Is there a quick way to check some Breps and test if they are “Box-like” or not?
Interestingly, all the box operations in GH seem to apply to the bounding box of the object and not the object itself so even a sphere will give you a box and not an error if you plug it into
Deconstruct Box for example… I defined “box” strictly as one whose volume is equal to the product of its edge lengths ( I used face areas actually), so this will only work on items whose edges are at right angles. You can see it doesn’t work on the truncated pyramid, which would be defined as a box in
Box Morph for example.
IsBox.gh (130.3 KB)
Count vertices on faces? If not equal to four, reject it.
Seems some of those shapes would still yield 4 vertices.
Without your geometry to examine, how would I know?
3. Attach minimal versions of all the relevant files
It’s not my geometry. Was just going off the image posted by OP.
Oh, sorry. Still, without examining the geometry myself, I don’t know if my suggestion will fail.
Sorry Joseph I was in a rush hour … below is the file.
What I did was
Bounding Box all the Breps at same plane and compare the volume, if not equal then not a box.
This just something came up to my mind quickly, should add “test if solid” “test if 6 faces” and more.
Yet I got like 300 or more breps need to be tested,
Bounding Box or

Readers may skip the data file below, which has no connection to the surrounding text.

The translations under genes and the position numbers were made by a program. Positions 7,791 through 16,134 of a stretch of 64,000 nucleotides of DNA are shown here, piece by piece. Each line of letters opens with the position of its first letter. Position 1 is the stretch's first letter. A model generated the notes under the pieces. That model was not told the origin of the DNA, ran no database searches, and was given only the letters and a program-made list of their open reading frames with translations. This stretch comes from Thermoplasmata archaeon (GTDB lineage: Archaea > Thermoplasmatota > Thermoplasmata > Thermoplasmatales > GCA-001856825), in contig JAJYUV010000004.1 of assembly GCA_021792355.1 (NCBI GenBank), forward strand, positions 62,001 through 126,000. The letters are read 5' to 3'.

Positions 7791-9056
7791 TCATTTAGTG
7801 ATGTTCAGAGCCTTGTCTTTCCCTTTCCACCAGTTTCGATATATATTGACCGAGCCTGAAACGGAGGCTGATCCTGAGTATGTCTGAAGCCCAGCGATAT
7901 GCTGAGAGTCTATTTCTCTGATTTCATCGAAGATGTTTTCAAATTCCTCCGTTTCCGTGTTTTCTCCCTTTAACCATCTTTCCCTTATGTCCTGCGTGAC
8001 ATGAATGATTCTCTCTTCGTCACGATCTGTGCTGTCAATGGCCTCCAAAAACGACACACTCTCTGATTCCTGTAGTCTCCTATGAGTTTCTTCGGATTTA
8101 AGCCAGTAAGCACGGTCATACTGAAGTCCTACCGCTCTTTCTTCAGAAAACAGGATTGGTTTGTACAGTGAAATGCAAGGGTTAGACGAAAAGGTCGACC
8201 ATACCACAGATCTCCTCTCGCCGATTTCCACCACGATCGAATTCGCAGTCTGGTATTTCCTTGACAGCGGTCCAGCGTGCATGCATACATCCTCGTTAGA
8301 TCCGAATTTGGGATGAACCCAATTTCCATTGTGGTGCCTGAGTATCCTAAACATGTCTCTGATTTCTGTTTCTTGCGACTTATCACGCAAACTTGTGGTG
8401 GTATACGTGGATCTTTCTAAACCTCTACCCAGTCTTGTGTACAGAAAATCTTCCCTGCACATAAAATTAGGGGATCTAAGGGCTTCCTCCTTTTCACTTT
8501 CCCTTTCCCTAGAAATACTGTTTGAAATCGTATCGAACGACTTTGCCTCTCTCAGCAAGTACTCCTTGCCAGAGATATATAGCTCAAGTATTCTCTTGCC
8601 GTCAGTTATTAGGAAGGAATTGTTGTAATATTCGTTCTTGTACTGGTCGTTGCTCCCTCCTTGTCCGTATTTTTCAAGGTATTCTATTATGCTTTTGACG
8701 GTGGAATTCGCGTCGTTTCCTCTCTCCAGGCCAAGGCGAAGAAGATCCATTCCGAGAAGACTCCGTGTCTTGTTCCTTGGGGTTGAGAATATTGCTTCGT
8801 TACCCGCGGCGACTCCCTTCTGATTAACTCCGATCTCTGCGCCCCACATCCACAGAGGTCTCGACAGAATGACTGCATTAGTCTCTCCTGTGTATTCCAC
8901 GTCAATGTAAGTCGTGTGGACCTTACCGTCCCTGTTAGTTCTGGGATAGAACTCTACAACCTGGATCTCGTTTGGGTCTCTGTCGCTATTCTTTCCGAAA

Deconstruct Brep these just slow down the whole thing … Hope there’s something like
I was thinking similarly on my way home
So you already solved this, great! If all your breps are oriented in ‘World XY’, the code can be simplified:
Counting vertices works for all but two cases. As @ftzuk pointed out, this shape has eight vertices but is not a box.
Oh, here’s an idea that works. Boxes will have at most three different edge lengths.
Edge lengths are rounded to three decimal places.
I’ll add something to RhinoCommon to make this process easier.
I thought it would be clever to require eight vertices AND no more than three unique edge lengths, but then immediately thought of a shape to fool it. White group generates a ‘Closed Brep’ with eight vertices and only two unique edge lengths (could be only one one) and passes my crude box test.
So your code comparing brep volume to bounding box volume is the most reliable today. Well done.
I would check if the Brep faces have 3 pairs with the same area… Or as an alternative if there are 3 pairs of (co-)linear normal vectors (dot product is 0). Also all 6 face have to be planar.
Or whether each face is planar and has a single parallel neighbouring face.
I still didn’t manage to buy the corresponding (black) fighter jet… But I’m working hard!
The method by @akilli still works in this case.
Haven’t seen he hasn’t proposed the same. However, I believe using the dot of the face normal is more efficient than computing the area. (at least if this hasn’t been done before). But then you also need to check the edge tangents or the edge angles to be 90 degrees. Maybe its worth to compare. Checking Surface.IsPlanar() is probably costly as well, so I would rather skip that out before even calling this method. I think the order of operation is important to make it quick. The more you can de-compose the early you can filter out.